Wednesday, March 20, 2013

Failed Science; Josh D. Lee reviews "Failed Science: Why criminal law ignores science." Vhemical and Engineering News.

BOOK REVIEW:  Josh D. Lee reviews "Failed Science: Why law enforcement resists science," by David A. Harris, published in 2012  by  New York University Press, for the Chemical & Engineering Digest. (Review appeared on February  18, 2013.) Thanks to "The truth about forensic science blog" for drawing  our attention to this review,"

GIST: "In his book, “Failed Evidence: Why Law Enforcement Resists Science,” David A. Harris, a law professor at the University of Pittsburgh, discusses the three most common causes of wrongful convictions, makes recommendations to help right the ship immediately as well as long term, and takes on law enforcement and prosecution that refuse to implement any meaningful changes—even in the face of scientific proof that doing so would decrease the number of wrongful convictions. This “resistance to sound, science-based police investigative methods” is the theme of “Failed Evidence.” The book is an easy and informative read best suited for policymakers, scientists, advocates, judges, prosecutors, law enforcement, defense attorneys, and anyone with a general interest in the American criminal justice system. Truth be told, anyone who might find themselves sitting in the chair of a juror should read Harris’ book before sitting in judgment of a fellow human......... As a starting point for the discussion, Harris looks at what science really is and questions whether forensic science even qualifies as a science at all. At the root of science lies the scientific method. Following its principles allows us to infer certain knowledge from the unknown. It gives us confidence that our conclusions are correct and built upon a strong foundation and not merely based upon beliefs or hunches. Without the adherence to scientific principles the study or effort is lacking rigor and is not a “scientific” venture. Scientific fields such as DNA analysis have been thoroughly tested. By contrast, Harris observes, many forensic science disciplines were creations of the criminal justice or law enforcement system and are not born of the scientific method. As a result, “many of the common forensic science disciplines have never been exposed to stringent scientific inquiry to gauge their accuracy, limitations, and foundations.” They don’t, in fact, qualify as science and are given too much credibility by the law and the courts.........Harris paints a picture suggesting that together we can make a difference. We will never be perfect, but we can do things much better. “Ignoring science, when doing so increases the risk of wrongful convictions, simply does not square with justice or fairness,” he writes. Positive change must happen and as Harris concludes, “Justice demands no less.”"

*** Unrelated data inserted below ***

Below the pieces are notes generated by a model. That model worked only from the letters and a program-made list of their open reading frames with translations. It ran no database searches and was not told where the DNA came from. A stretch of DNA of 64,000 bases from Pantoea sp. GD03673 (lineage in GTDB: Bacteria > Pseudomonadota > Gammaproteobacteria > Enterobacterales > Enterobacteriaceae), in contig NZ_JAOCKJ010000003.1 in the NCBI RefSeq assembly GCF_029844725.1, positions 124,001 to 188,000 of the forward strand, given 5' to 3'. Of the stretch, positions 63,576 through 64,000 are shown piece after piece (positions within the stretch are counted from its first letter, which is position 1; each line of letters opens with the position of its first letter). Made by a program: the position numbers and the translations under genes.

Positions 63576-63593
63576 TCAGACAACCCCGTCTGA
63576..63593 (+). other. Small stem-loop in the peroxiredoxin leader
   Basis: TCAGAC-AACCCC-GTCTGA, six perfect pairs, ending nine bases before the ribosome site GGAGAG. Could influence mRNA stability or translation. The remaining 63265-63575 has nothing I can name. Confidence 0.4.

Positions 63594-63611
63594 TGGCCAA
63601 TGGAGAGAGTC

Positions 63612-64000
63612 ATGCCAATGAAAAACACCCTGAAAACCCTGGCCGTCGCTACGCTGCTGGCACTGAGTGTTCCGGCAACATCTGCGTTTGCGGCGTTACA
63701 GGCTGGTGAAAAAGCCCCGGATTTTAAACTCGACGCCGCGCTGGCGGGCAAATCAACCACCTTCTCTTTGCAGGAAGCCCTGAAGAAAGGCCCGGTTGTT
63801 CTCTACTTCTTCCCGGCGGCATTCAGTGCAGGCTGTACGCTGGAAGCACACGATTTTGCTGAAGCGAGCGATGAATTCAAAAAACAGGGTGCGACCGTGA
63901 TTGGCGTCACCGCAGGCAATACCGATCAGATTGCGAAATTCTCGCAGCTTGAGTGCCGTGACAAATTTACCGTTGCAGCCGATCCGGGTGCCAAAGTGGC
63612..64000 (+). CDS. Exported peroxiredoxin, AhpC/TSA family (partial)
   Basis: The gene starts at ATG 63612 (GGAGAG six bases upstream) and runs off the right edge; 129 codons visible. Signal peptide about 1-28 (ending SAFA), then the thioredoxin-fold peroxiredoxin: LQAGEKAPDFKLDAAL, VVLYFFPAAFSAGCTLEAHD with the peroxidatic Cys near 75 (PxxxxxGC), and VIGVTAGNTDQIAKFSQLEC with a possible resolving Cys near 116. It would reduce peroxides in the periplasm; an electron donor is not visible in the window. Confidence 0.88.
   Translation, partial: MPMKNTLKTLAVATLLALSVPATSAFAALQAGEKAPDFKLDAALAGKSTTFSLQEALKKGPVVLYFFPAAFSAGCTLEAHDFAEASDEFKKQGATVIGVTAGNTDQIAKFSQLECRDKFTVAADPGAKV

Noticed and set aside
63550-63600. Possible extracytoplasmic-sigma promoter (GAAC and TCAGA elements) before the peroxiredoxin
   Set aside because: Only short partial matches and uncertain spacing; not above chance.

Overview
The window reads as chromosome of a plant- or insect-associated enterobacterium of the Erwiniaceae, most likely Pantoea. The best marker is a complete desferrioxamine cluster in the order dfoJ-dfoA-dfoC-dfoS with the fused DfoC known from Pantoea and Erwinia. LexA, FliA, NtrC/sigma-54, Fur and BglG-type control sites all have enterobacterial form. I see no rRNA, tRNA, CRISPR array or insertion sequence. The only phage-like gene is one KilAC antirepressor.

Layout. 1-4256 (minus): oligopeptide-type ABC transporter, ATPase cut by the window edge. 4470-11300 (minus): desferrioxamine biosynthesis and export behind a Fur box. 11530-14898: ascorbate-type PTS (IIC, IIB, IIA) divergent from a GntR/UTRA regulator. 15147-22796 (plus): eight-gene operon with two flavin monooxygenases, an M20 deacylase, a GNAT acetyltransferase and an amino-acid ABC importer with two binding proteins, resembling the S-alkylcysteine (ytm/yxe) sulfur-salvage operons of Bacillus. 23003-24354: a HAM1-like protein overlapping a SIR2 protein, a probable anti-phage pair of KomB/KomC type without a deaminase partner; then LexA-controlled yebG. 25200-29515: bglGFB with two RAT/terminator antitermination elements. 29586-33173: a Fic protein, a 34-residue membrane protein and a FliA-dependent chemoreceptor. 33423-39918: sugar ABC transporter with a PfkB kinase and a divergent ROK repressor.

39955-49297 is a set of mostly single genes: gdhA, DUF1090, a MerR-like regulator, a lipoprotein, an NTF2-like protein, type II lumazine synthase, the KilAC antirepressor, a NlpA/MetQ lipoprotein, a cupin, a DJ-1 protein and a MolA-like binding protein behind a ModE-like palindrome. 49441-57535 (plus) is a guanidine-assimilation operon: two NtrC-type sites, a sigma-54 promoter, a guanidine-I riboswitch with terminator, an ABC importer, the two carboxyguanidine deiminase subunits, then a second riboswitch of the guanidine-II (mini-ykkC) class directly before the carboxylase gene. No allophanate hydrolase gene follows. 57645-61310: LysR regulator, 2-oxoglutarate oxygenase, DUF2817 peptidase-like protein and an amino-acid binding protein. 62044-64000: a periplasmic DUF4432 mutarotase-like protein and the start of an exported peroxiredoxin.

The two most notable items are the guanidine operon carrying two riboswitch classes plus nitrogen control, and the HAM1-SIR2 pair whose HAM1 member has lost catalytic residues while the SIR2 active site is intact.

The entire review can be found at:


I have added a search box for content in this blog which now encompasses several thousand posts. The search box is located  near the bottom of the screen just above the list of links. I am confident that this powerful search tool provided by "Blogger" will help our readers and myself get more out of the site.

The Toronto Star, my previous employer for more than twenty incredible years, has put considerable effort into exposing the harm caused by Dr. Charles Smith and his protectors - and into pushing for reform of Ontario's forensic pediatric pathology system. The Star has a "topic" section which focuses on recent stories related to Dr. Charles Smith. It can be found at:

Information on "The Charles Smith Blog Award"- and its nomination process - can be found at:

Please send any comments or information on other cases and issues of interest to the readers of this blog to:

Harold Levy: Publisher; The Charles Smith Blog.